Musical murder mystery

Queen’s Musical Theatre brings Charles Dickens’ last work to the stage

The mysterious disappearance of Edwin Drood casts suspicions on several characters. Audience members cast votes to choose who the murderer is.
The mysterious disappearance of Edwin Drood casts suspicions on several characters. Audience members cast votes to choose who the murderer is.
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The version I saw of QMT’s The Mystery of Edwin Drood likely ended differently than the one you will see. The musical requires audience participation in deciding who murdered Edwin Drood.

Charles Dickens was in the process of writing The Mystery of Edwin Drood when he died, leaving the ending unfinished. Readers are stuck with many questions, including if Edwin Drood is even dead.

QMT’s director Radissen Ramoutar, ArtSci ’12, said there are hundreds of possible endings, but for the cast there is only a few conclusions they come to. The audience gets to vote on who will be the detective and who is guilty of the murder.

The choose-your-own-mystery play isn’t relaxing. From the moment you walk into Convocation Hall you’re inundated with characters wanting to talk to you, asking you where you are from and if you’ve been informed of the voting procedures. Throughout the play the audience must sing along, become the butt of sexual jokes and even dance with characters.

Kudos goes out to the cast for maintaining their characters during breaks in the production — they even speak to you in their English accents during intermission. If you’re someone who likes to sit back and watch, this isn’t for you. The Mystery of Edwin Drood demands the enthusiasm and attention of its audience in order for it to be a success.

The play is dominated by varied male performances, from villain John Jasper played to creepy perfection by Richard Albin, ArtSci ’13, to the enthusiastic Chairman played by Dylan On, ArtSci ’13, who leads the show.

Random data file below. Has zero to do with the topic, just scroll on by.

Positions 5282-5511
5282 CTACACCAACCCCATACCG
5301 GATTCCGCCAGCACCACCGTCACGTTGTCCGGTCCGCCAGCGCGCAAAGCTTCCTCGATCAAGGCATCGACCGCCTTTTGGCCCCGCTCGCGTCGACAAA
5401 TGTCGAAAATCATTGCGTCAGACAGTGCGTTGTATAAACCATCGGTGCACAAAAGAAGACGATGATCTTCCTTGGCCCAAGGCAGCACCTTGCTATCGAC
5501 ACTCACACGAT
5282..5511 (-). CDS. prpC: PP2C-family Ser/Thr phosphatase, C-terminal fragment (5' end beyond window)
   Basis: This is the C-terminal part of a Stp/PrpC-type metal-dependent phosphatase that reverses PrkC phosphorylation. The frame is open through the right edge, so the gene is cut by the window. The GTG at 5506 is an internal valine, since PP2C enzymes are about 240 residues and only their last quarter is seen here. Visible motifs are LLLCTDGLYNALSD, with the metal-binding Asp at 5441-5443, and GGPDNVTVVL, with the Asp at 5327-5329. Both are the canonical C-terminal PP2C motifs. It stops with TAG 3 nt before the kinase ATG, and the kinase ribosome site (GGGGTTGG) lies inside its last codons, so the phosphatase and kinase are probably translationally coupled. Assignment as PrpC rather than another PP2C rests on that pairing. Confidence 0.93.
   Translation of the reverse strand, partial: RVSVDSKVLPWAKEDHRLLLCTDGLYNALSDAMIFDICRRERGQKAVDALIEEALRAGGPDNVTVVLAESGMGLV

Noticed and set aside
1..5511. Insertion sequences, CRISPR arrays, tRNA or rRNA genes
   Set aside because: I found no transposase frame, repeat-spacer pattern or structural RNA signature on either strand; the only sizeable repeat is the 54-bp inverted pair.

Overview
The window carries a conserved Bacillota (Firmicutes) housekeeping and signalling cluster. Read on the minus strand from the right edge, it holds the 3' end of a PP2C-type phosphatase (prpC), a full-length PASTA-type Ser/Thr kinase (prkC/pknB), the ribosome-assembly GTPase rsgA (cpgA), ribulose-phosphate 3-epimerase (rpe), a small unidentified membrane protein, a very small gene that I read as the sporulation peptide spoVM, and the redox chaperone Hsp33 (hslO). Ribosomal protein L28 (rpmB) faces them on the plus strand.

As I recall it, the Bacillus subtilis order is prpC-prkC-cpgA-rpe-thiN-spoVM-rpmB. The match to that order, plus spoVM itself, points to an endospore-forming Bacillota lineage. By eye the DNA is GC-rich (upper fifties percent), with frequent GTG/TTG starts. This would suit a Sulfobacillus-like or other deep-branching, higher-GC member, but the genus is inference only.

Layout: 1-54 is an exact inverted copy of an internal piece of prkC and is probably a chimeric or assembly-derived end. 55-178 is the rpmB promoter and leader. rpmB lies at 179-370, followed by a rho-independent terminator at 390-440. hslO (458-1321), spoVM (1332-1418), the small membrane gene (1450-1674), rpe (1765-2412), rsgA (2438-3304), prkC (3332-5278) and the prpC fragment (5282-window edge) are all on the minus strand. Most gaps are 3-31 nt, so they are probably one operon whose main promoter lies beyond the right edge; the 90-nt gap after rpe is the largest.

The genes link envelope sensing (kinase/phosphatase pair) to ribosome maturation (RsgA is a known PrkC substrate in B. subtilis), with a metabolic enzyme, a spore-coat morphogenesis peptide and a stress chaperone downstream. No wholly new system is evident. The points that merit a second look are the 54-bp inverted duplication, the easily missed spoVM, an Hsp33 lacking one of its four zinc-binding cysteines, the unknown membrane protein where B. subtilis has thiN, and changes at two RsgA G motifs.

Hannah May, ArtSci ’13, as Helena Landless is the stand-out female. Her range of facial expressions draws your attention in every group scene.

The Mystery of Edwin Drood is at its most entertaining when all 18 cast members are on stage, pulling off complex jigs in spite of the tiny stage.

It’s quite impressive no one tripped or fell off with the ladies wearing long, flowing skirts and high heels. With such a zany cast of characters the audience is never without a new person to be drawn in by.

The energy of the cast is much needed towards the end of the unnecessarily long play. Just when I thought it was ending, another song dragged the musical further. At over two hours in length, extraneous scenes and prolonged audience participation should’ve been cut to make the play more pithy.

The Mystery of Edwin Drood runs at Convocation Hall until Saturday and will run again from Jan. 19 to 21 at 8 p.m. There are Saturday shows on Jan. 14 and 21 at 2 p.m. Tickets are $17 for students and seniors and $20 for adults.

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